Big Bend is a worth while stop and one needs to plan at least 4 days to take in most of what the park has to offer. One also needs a high clearance, 4 wheel vehicle to travel many of the old roads to see the old historical sites.

Saturday, December 5, 2009

Day 30 – Big Bend

No Travel Mileage Today

We did not get any snow last night but we did get a dusting of snow this morning.

The temperature forecast for tonight is in the mid 20s. Tomorrow is clear skies and warming to the 50s and then Sunday in the 70’s.

We took the Ross Maxwell scenic drive today.


The building in the picture looks like an active ranch but it was abandoned in 1945. The  foreman’s house is constructed of native materials: reed ceiling from the river, timbers from the mountains and large stones from Blue Creek Canyon.


Many of the mountains in the park received a light cover of snow during the night.




Some brush and trees along the way were covered with ice.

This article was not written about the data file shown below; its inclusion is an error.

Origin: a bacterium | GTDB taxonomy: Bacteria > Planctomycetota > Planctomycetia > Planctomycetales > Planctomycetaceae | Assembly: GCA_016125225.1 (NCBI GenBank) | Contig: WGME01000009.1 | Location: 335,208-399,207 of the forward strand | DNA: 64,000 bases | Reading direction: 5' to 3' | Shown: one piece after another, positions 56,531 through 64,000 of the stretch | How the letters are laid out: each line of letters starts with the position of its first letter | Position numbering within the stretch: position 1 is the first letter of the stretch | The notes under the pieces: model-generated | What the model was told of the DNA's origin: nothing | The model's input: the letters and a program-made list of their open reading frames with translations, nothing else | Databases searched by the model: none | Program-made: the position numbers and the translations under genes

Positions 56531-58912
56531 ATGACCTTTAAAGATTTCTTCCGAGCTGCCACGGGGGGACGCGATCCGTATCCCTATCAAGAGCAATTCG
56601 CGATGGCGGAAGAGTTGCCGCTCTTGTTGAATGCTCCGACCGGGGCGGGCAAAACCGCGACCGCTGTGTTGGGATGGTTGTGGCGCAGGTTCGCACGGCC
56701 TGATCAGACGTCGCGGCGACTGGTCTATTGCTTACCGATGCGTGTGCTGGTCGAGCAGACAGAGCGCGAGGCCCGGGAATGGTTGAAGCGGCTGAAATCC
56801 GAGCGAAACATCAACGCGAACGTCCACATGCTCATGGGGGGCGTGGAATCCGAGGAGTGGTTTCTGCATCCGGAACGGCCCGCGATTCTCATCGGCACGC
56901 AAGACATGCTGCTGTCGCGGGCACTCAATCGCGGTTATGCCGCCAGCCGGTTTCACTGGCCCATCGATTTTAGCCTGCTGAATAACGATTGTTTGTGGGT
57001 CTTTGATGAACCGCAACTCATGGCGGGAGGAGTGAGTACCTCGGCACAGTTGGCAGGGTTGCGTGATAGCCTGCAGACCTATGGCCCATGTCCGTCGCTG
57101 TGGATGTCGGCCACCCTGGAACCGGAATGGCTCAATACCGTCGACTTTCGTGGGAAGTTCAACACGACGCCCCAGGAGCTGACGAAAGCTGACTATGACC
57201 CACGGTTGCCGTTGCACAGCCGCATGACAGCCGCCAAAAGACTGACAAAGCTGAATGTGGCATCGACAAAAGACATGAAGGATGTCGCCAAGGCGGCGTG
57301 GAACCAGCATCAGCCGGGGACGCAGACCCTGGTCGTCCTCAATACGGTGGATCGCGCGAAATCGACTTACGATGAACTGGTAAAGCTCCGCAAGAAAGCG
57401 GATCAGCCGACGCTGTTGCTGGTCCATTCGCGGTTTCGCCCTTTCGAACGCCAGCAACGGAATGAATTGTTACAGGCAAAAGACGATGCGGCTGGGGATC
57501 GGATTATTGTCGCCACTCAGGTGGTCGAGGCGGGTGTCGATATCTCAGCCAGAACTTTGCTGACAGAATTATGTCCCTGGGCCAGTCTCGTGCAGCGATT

Carousel Mountain actually looks like a carousel. It consists of magma from ancient volcanoes. Over the millions of years the softer ash and soil eroded away.





Mule Ear Peaks is another example of volcanic action and erosion in this valley .

IMG_0011 Cerro Castellan is made up of a high stack of volcanic rocks and is an important landmark  IMG_0010along the Rio Grande. The layers in the Cerro Castellan reveal millions of years of volcanic events. Stack in this tower are several lava flows volcanic ash deposits, with layers of gravel and clay periods or erosion between eruptions.

Nearby is an area of white tuff beds and black, basaltic boulders.





IMG_0014 This store is the oldest building in the park and was used from 1900 to 1925.